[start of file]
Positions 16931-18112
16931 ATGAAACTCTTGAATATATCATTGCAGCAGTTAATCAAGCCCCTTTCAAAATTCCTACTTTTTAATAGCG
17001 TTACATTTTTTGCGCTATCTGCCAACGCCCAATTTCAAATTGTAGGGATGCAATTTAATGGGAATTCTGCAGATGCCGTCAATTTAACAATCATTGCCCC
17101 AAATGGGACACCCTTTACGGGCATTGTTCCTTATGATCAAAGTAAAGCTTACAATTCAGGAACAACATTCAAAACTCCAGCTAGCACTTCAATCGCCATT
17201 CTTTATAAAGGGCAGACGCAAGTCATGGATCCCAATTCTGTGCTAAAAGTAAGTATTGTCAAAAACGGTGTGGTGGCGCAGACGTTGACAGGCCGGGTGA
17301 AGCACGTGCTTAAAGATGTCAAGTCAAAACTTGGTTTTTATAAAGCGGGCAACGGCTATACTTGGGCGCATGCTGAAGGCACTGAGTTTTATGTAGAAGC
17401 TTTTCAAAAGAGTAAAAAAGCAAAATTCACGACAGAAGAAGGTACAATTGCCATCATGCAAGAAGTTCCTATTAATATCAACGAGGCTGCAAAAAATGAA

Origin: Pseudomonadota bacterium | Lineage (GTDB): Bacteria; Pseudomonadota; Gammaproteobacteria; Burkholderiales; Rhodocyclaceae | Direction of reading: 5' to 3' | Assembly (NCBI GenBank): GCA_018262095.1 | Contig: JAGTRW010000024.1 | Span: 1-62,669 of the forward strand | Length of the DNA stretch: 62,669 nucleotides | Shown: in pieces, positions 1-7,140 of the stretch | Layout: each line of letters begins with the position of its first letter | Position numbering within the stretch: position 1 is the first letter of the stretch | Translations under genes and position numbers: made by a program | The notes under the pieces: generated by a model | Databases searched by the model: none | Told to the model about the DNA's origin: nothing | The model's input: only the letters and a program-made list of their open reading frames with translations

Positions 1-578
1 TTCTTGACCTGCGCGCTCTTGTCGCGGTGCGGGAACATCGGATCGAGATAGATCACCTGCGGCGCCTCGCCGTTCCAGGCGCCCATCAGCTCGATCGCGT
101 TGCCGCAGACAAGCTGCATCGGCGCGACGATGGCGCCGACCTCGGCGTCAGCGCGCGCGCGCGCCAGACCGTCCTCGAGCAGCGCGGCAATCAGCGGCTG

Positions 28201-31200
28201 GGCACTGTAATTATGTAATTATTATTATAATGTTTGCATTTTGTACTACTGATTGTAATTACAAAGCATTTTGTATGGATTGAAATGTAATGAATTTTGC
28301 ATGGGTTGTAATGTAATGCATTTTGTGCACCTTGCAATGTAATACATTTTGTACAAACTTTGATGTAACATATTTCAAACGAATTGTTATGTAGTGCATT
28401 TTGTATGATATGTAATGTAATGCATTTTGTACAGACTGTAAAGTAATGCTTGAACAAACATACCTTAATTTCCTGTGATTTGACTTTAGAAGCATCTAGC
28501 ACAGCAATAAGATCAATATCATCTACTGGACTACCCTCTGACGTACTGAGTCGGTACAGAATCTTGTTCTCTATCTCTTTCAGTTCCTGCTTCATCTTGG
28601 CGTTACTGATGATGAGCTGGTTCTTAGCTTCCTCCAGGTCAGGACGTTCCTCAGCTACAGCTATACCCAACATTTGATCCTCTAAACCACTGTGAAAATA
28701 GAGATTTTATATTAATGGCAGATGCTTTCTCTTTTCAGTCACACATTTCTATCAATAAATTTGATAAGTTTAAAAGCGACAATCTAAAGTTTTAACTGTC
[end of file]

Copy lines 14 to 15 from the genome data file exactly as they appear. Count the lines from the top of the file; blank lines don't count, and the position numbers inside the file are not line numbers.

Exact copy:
28301 ATGGGTTGTAATGTAATGCATTTTGTGCACCTTGCAATGTAATACATTTTGTACAAACTTTGATGTAACATATTTCAAACGAATTGTTATGTAGTGCATT
28401 TTGTATGATATGTAATGTAATGCATTTTGTACAGACTGTAAAGTAATGCTTGAACAAACATACCTTAATTTCCTGTGATTTGACTTTAGAAGCATCTAGC